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NOAA Fisheries and U.S. Fish and Wildlife Service to Propose Regulatory Revisions to Endangered Species Act

June 04, 2021

NOAA Fisheries and U.S Fish and Wildlife Service release plan to improve and strengthen implementation of the Endangered Species Act.

The U.S Fish and Wildlife Service and NOAA Fisheries have released a plan to improve and strengthen implementation of the Endangered Species Act (ESA). The set of proposed actions follows Executive Order 13990. The order directed all federal agencies to review and address agency actions during the last 4 years that conflict with Biden-Harris administration objectives, such as addressing climate change.

“The U.S. Fish and Wildlife Service is committed to working with diverse federal, tribal, state and industry partners to not only protect and recover America’s imperiled wildlife but to ensure cornerstone laws like the Endangered Species Act are helping us meet 21st century challenges,” said Fish and Wildlife Service Principal Deputy Director Martha Williams. “We look forward to continuing these conservation collaborations and to ensuring our efforts are fully transparent and inclusive.”

As a result of this review, the agencies will initiate rulemaking in the coming months to revise, rescind, or reinstate five ESA regulations finalized by the prior administration. These are:

  • Rescind regulations that revised Fish and Wildlife Service’s (FWS’) process for considering exclusions from critical habitat designations: On December 17, 2020, the FWS revised the process they would follow when considering whether to exclude areas from critical habitat designation under section 4(b)(2) of the ESA. FWS will propose to rescind this regulation in its entirety. It proposes reverting to implementation of the joint agency regulations at 50 CFR 424.19 and the joint 2016 policy on 4(b)(2) exclusions.
  • Rescind regulatory definition of habitat: The agencies will propose to rescind the 2020 final rule that defined the term “habitat” for the purposes of critical habitat designation. A regulatory definition is not required for the agencies to designate critical habitat in compliance with a 2018 Supreme Court decision.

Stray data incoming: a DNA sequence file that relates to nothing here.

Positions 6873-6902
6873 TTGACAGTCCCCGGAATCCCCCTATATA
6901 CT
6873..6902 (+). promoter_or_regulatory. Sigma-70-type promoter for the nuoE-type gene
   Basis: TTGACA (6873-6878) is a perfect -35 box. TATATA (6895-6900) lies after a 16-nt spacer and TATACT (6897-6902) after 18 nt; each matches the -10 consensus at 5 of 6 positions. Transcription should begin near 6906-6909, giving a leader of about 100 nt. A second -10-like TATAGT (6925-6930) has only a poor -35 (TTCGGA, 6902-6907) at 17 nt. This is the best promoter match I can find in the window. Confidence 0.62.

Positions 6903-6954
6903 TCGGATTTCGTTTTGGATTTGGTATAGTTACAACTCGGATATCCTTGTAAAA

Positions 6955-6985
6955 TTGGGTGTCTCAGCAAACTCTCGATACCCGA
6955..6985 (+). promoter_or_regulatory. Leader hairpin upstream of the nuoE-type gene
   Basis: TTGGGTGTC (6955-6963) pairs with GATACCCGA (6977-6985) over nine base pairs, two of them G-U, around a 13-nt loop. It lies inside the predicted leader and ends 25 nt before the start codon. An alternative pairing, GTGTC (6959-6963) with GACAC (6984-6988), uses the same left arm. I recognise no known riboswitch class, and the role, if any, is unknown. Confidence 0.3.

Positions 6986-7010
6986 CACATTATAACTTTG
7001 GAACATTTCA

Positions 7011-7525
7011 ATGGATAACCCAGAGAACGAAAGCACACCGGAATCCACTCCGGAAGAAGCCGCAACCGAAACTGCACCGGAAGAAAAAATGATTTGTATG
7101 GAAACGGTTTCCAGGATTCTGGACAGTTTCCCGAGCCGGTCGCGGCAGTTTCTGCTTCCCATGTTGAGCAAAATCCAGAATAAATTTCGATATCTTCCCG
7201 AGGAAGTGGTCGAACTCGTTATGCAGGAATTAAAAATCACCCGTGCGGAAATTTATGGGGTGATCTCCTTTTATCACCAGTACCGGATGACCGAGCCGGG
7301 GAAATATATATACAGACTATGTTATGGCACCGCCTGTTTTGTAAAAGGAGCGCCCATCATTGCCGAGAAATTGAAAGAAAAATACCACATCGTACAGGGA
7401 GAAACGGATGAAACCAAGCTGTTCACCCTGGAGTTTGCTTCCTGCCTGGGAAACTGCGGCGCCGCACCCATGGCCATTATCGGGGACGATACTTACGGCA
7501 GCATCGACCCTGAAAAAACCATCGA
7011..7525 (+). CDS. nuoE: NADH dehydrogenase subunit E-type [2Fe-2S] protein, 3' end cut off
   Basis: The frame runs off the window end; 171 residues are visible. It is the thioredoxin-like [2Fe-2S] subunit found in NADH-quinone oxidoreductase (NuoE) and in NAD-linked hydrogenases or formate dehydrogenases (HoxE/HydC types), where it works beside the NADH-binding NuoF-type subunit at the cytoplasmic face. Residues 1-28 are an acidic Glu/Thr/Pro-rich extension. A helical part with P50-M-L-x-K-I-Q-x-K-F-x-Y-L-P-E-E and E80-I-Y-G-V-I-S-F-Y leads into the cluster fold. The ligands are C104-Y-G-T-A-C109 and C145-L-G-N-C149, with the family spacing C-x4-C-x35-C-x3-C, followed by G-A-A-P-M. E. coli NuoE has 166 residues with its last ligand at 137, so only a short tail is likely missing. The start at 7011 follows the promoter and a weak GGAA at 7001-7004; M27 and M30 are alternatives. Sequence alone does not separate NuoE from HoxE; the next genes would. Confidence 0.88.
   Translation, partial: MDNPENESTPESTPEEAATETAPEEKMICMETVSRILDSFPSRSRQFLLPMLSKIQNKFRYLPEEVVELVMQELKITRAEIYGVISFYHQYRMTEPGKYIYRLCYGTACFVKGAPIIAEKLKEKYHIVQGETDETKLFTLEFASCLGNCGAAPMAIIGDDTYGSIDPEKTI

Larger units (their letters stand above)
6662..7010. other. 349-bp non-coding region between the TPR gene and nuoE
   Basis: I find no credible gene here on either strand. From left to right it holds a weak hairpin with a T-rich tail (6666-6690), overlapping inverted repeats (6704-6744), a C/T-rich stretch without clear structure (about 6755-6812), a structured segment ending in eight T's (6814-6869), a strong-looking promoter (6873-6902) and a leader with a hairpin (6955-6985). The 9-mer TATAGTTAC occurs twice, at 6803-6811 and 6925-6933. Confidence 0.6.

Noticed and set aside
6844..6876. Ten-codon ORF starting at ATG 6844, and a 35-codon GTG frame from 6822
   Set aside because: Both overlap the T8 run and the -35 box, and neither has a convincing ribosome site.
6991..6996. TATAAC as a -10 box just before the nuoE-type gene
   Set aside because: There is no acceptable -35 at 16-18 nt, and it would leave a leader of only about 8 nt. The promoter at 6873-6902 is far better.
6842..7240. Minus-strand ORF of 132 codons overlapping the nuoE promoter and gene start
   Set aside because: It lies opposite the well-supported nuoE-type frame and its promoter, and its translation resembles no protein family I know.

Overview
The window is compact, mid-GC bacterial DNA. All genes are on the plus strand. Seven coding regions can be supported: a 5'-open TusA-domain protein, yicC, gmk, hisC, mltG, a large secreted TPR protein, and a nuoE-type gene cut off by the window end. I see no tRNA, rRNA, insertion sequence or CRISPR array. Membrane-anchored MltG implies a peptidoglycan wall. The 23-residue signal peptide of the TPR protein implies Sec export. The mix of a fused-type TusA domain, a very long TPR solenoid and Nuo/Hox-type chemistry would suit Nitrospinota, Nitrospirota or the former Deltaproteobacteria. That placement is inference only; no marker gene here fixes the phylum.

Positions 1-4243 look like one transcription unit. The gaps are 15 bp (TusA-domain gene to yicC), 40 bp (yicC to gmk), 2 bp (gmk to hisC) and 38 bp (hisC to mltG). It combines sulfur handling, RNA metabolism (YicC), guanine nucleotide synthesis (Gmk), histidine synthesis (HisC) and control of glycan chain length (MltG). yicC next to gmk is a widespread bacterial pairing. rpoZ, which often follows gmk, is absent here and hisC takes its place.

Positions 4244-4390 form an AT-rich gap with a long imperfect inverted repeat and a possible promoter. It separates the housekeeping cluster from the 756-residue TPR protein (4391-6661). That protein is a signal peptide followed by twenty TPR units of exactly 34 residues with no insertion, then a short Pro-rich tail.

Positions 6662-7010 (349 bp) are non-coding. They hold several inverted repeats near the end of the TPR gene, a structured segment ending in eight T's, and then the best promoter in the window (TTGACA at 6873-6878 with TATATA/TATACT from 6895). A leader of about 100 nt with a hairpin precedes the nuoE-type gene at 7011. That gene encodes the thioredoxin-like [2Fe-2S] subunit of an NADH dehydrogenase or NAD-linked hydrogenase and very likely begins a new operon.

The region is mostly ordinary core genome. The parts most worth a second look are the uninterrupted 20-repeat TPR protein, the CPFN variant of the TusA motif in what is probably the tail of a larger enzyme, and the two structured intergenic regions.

• Revise regulations for listing species and designating critical habitat : The agencies will propose revising the 2019 final rule to reinstate prior language affirming that listing determinations are made “without reference to possible economic or other impacts of such determination.” Other potential revisions are also under discussion.
  • Revise regulations for interagency cooperation: The agencies will propose revisions to the 2019 final rule which revised the regulations governing section 7 consultation. They will propose to revise the definition of “effects of the action” and associated provisions to that portion of the rule. Other potential revisions are also under discussion.
  • Reinstate protections for species listed as threatened under ESA: FWS will propose to reinstate its “blanket 4(d) rule,” which was withdrawn by the previous administration. The blanket 4(d) rule establishes the default of automatically extending protections provided to endangered species to those listed as threatened, unless the agency adopts a species-specific 4(d) rule.

“NOAA Fisheries is committed to the protection, conservation, and recovery of endangered and threatened marine species,” said Paul Doremus, Acting Assistant Administrator for NOAA Fisheries. “We are proud to work with a range of federal, tribal, state and community partners to achieve conservation successes, and look forward to continuing these shared efforts through clear and transparent Endangered Species Act regulations.”

Each of these recommended actions will undergo a rigorous and transparent rulemaking process, including:

  • Publication of a proposed rule in the Federal Register
  • Public comment period
  • Coordination with federally recognized tribes before being finalized

Last updated by Office of Communications on June 20, 2021

Endangered Species Act